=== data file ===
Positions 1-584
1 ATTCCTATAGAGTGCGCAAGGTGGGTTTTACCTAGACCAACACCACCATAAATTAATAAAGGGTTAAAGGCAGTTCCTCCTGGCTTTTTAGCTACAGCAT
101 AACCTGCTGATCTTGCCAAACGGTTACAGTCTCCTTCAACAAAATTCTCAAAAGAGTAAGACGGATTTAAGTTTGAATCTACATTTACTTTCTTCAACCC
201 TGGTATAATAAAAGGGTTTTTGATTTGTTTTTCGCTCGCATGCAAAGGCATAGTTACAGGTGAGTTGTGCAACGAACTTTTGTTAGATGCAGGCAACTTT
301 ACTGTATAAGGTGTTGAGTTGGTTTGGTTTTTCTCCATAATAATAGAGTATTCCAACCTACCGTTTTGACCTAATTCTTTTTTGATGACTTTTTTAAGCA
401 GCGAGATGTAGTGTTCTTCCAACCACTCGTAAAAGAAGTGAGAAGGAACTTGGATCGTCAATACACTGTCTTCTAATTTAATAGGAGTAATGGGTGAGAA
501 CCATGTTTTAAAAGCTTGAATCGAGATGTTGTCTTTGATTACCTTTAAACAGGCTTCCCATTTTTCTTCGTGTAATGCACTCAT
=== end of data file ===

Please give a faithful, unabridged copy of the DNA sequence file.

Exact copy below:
Positions 1-584
1 ATTCCTATAGAGTGCGCAAGGTGGGTTTTACCTAGACCAACACCACCATAAATTAATAAAGGGTTAAAGGCAGTTCCTCCTGGCTTTTTAGCTACAGCAT
101 AACCTGCTGATCTTGCCAAACGGTTACAGTCTCCTTCAACAAAATTCTCAAAAGAGTAAGACGGATTTAAGTTTGAATCTACATTTACTTTCTTCAACCC
201 TGGTATAATAAAAGGGTTTTTGATTTGTTTTTCGCTCGCATGCAAAGGCATAGTTACAGGTGAGTTGTGCAACGAACTTTTGTTAGATGCAGGCAACTTT
301 ACTGTATAAGGTGTTGAGTTGGTTTGGTTTTTCTCCATAATAATAGAGTATTCCAACCTACCGTTTTGACCTAATTCTTTTTTGATGACTTTTTTAAGCA
401 GCGAGATGTAGTGTTCTTCCAACCACTCGTAAAAGAAGTGAGAAGGAACTTGGATCGTCAATACACTGTCTTCTAATTTAATAGGAGTAATGGGTGAGAA
501 CCATGTTTTAAAAGCTTGAATCGAGATGTTGTCTTTGATTACCTTTAAACAGGCTTCCCATTTTTCTTCGTGTAATGCACTCAT